By Daniel Lacalle*
Whenever we talk about tax cuts and growth-oriented tax programs in Europe, many tell us that “it is not possible” and that the European Union does not allow it.
However, it is false. Attractive, growth-oriented tax systems are not only possible in the European Union, but those countries that implement them have higher economic growth rates, less unemployment, and a well-funded welfare state.
To deceive us, we are forced to ignore Ireland, The Netherlands, and Luxembourg as well as most of the technology and job creation leaders.
Lower taxes and greater liberalization than in the rest of the Eurozone means higher growth, better wealth, and greater social welfare. The economic miracle of Ireland is not statism. Its secret is to put budgetary stability, investment attraction, private initiative, and maximize disposable income of citizens as the pillars of its economic policy.
Ireland has a corporate tax of 12.5% and a rate of 6.25% on income from patents and intellectual property, a key factor to attract technology companies. Its minimum salary is almost double that of Spain, Portugal, and other Eurozone countries, the average pension is higher as well and its health and education systems are of the highest quality, with nine universities among the best in the world according to the Best Global Universities Ranking 2018.
Ireland’s debt to GDP is 73%, unemployment is 5.1% (youth unemployment at 11.4%), public deficit is just 0.7% of GDP.
Only a few years ago, Ireland was close to the edge financially, and its 10-year bond yield rose to 14%. Ireland was considered one of the highest risk of default countries with Spain, Portugal, Greece, or Italy. Since then, low taxes, budget control, and reforms oriented at attracting capital have made Ireland become the fastest-growing European economy, with an unemployment rate that is less than half that of Spain, for example.
Deficits have been slashed, debt is under control, the economy is expected to grow 5.1% in 2018, and the economy is expected to reach full employment in 2019.
The European Union does not need to harmonize fiscal systems, but if it did, it should do so implementing the systems that promote growth and jobs, not the ones that promote stagnation.
A confiscatory tax system and a hypertrophied public sector have only created debt and stagnation in the Eurozone countries that have implemented them. France is a key example.
The last time France had a balanced budget was in 1980, and since 1974 it has never generated a surplus. Public debt reached 97% of GDP and the economy has been stagnating for two decades. Unemployment stands at 9.2% (with 20.4% youth unemployment ) and in 2017 it still had a current account deficit of 6.5 billion euros while the Eurozone has a surplus. In a country where public spending exceeds 57% of GDP, where public administration spending has grown by more than 13% since 2008, and 22% of the active population works for the State, local governments and public entities, talking of austerity is a bad joke. In addition, France has spent tens of billions on ‘stimulus plans’ since 2009. Specifically, 47 billion euro in 2009, 1.24 billion to the automotive industry, and two ‘growth plans’ under the Hollande mandate: 37.6 billion euro (‘investments’) and 16.5 billion (‘technology’).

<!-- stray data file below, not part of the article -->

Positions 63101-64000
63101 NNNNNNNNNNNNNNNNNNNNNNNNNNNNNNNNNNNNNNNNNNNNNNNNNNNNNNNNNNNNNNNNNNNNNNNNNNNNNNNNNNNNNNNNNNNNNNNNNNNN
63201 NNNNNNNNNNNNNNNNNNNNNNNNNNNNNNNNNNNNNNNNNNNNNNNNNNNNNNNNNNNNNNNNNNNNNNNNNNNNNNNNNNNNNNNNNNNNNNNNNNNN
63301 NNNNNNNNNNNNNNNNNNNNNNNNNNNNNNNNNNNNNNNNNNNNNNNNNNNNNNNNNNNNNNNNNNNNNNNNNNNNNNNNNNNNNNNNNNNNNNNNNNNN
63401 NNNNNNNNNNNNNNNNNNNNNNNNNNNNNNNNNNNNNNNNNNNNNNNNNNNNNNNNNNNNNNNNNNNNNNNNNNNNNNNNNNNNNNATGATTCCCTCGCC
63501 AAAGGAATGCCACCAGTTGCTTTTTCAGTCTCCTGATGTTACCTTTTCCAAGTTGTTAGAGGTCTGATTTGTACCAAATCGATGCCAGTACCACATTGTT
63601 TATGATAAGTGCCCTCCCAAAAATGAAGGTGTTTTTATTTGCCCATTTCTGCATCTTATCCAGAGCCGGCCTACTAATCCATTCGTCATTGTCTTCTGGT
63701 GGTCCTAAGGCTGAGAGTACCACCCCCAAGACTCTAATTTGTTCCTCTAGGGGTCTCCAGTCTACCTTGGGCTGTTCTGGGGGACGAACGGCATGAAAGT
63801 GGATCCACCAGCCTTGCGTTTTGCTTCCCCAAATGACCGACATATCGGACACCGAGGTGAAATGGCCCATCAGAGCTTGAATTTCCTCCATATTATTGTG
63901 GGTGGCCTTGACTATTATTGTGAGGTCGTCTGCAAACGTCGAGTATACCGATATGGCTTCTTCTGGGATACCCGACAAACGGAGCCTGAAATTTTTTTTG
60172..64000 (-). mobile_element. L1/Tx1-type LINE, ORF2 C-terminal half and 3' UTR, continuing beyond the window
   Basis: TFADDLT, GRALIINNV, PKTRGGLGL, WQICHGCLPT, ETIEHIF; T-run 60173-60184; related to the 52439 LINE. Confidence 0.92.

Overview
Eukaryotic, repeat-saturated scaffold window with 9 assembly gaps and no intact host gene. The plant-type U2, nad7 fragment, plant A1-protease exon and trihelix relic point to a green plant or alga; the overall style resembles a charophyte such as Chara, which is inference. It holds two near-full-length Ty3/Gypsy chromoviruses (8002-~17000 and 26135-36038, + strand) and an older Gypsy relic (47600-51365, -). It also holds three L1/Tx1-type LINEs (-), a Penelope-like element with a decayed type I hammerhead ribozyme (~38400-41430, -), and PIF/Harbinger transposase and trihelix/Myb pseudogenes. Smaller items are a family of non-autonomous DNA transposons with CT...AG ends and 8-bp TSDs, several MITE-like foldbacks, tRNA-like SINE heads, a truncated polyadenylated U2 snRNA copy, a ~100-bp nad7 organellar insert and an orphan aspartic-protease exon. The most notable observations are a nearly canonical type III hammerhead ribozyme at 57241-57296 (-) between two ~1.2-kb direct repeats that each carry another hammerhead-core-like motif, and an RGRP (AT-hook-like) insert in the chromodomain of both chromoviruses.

When we talk about taxation in the Eurozone, we usually talk about tax revenues vs GDP, and not the tax wedge, which is what each one of us pays in taxes on our total income.
According to the PricewaterhouseCoopers Paying Taxes study of 2018, European companies suffer a tax wedge of 40%. That fiscal wedge is almost 40% lower in countries like Luxembourg, Ireland, or Denmark and 12% lower in the Netherlands.
If we look at families, it is very similar. Most Eurozone countries have a tax wedge on families with one salary and two children that is twice the average of Ireland, Switzerland, or Luxembourg and 20% higher than the Dutch.
But what about social protection and welfare? Ireland, the Netherlands, or Luxembourg have some of the most easily-accessible and well-funded welfare systems.
Interventionists always talk of the Nordic countries as nations with very high taxes, and yet their tax wedge is lower for companies and families than the average of the Eurozone.
Countries with higher taxes do not have better welfare or social protection, but do have higher unemployment rates, weaker growth and higher debt. High taxation discourages economic activity, investment, and consumption and, on top, tax revenues weaken.
Macron is calling for a harmonization of the tax systems in Europe. I agree. Let us harmonize to the Ireland level. But no, what Macron implies when he uses the word “harmonizing” is “increasing taxes.” The recipe for unemployment and stagnation.
Governments willingly ignore the beneficial effect of growth-oriented taxation because their objective is not growth, investment or employment, but control.
Europe’s tax model cannot be to impose what does not work. We need to lower taxes to grow and create more employment. High taxes do not guarantee the welfare state, they make it unsustainable.
This article was published by the MISES Institute.
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